Thomas King, The Back of the Turtle


This my third book by this author that I discovered more than 20 years ago when I was a student at Duke University and I had the chance to participate in a Canadian Literature reading group at the Center for Canadian Studies. The group was run by professor from the English department call Ted Davidson. He usually picked the books, sometimes new books that had to be ordered from Canada, sometimes older works that were easy to find in paperbacks. Certainly, Professor Davidson has contributed to shaping my tastes in reading.

So I had the joy of discovering Green Grass, Running Water in those days. I later stumbled upon a second-hand copy of Medicine River.

This new book came out this year and I thought I should give it a read and see if I still enjoyed Thomas King. This has indeed been an interesting read. Similarly to the other two books, it features some Canadian First Nations characters in contemporary settings encountering some challenges, some related to defining or maintaining their identity, some related to the trials and tribulations of modern life, like everyone else. All three books contain certain elements of magic and fantasy (a Canadian version of magical realism?) or at least of seriously twisted perception of reality.

And suddenly the sea was alive with people. He caught a young boy by the hair and dragged him to the rocks. Then a young girl and an old woman. Another wave and an old man. Two young men. All naked and cold. Their mouths filled with water. Their eyes wild with life.

Patiently, his arms and back in agony, he caught each one in turn, until there were a dozen souls clinging to each other, as the surf thundered around them.

And then for no reason other than exhaustion and exhilaration, he began to sing again. Not the memorial song. A grass dance this time. A fierce song. A song for warriors. For now he knew these people. There were the sea people. The first people. The ones who had come from the ocean when the world was new. The long black hair. The fierce eyes. They had heard his song, and they had come to be with him at his dying.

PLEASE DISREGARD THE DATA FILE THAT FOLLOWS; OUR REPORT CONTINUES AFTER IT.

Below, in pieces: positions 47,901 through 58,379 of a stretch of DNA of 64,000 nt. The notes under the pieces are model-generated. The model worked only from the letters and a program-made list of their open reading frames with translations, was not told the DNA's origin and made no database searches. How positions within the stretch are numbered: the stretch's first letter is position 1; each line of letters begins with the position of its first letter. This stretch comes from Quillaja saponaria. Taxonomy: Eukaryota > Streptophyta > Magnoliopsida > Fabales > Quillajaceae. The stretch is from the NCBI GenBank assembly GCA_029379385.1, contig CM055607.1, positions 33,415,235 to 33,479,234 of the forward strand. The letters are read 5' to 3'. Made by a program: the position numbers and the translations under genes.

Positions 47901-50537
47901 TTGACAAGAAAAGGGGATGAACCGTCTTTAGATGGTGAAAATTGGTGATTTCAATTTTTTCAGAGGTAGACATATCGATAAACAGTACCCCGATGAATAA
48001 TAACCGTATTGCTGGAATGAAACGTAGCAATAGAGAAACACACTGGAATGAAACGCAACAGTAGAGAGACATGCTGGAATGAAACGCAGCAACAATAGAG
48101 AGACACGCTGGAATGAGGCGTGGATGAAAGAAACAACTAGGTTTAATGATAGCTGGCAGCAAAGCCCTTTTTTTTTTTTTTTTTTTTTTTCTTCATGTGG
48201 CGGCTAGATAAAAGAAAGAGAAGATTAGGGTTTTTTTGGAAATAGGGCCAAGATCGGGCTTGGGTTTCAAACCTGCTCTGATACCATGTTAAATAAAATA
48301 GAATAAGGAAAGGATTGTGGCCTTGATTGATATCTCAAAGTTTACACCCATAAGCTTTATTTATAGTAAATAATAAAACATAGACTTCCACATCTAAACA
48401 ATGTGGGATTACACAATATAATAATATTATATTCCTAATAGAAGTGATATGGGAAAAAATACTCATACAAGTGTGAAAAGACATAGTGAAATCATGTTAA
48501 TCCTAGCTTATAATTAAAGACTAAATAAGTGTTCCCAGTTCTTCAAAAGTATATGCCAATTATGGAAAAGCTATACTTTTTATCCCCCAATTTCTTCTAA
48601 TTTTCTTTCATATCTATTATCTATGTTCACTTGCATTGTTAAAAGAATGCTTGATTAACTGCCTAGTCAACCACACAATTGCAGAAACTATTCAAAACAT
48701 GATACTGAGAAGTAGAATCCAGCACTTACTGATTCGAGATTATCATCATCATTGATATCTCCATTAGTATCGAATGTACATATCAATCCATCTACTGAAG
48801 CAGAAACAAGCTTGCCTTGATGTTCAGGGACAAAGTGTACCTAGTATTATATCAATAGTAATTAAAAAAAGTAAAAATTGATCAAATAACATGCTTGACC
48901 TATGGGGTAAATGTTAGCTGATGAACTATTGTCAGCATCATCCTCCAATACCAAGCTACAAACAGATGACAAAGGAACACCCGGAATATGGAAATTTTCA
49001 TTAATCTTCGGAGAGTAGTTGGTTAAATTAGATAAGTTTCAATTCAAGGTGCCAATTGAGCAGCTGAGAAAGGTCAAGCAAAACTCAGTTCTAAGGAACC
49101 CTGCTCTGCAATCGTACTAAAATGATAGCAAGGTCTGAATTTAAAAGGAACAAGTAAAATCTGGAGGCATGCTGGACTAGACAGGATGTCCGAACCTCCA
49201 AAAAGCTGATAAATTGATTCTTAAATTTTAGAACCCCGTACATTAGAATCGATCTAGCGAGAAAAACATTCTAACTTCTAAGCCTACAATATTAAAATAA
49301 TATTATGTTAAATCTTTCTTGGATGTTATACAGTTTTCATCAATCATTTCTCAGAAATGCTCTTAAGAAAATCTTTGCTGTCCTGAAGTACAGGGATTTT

No, Gabriel is not having a nightmare or hallucinations, and these people were not sea people. There is a much more commonsensical explanation.

As far as plot is concerned, we meet a variety of characters and slowly finding how and when their lives have intersected and what are the various consequences of that. Without giving away what holds everything together, here are some of the important characters and what they are up to:

Gabriel Quinn: Native man from Lethbridge, grew up in Minneapolis after his father left his mother (and sister), genius, is a research scientist for a large corporation called Domidion, contributed to developing a superbacterium dubbed Greensweep that kills all life, did not show up for work one day and is considered to have disappeared.

Dorian Asher: CEO of Domidion, is suffering from some illness but does not really want to find out what, makes ethically questionable business decisions, his corporation seems to be responsible for some pretty serious environmental disasters. A despicable one-sided caricature of the corporate bad buy, he seems to be quite alone in the world and never seem to speak to anyone at work except for his personal assistant and the woman from Public Relations. Doesn’t this corporation have an executive team, a board, other people that participate in decision making?

Mara: Young Native woman from the West Coast, meets Gabriel who is looking for his mother and sister, the sister was one of her best friends growing up, a survivor of a disaster who killed most inhabitant for of the Indian Reservation where she grew up.

Nicholas Crisp: Colourful local man, speaks in archaic English, appears to be eccentric, but seems to know many things that we only slowly discover, we don’t what he does for a living, or what he does at all, besides soaking in the pools of a local hot spring.

Sonny: Possibly autistic son of local motel owner who likes to pick up salvage on the beach, it is unclear whether the father is still alive, whether the motel is operating, and whether anybody is actually taking care of Sonny, but we know that he is intent on building a tower on the beach and lighting a fire to bring back people and the turtles that disappeared after an environmental disaster, and that he regularly finds food to eat in an old vending machine (the strangest of the book’s mysteries).

Here is one thing Crisp says about Sonny (he is talking to a dog called Soldier, aka Master Dog):

“The boy has scant talent for melodic renderings,” Crisp told Soldier, “but he has a honeyed heart, and on that account we needs put up with the excruciations.”

That has to bring a smile to your face!

In the end, the outcomes from the main characters are rather inconclusive. Can Gabriel find redemption and come to terms with the terrible consequences of this scientific work? Can Mara deal with the grief for her lost family and her guilt for having run away? Will Dorian have a heart someday?

I also have Thomas King’s 2012 work on non-fiction, The Inconvenient Indian. We’ll just have to see when that surfaces to the top of the EGTBR pile.


King, Thomas. The Back of The Turtle. Harper Collins, 2014.

King, Thomas. Green Grass, Running Water. Houghton Mifflin, Boston, 1993.

King, Thomas. Medicine River. Viking, Markham, ON, 1989.



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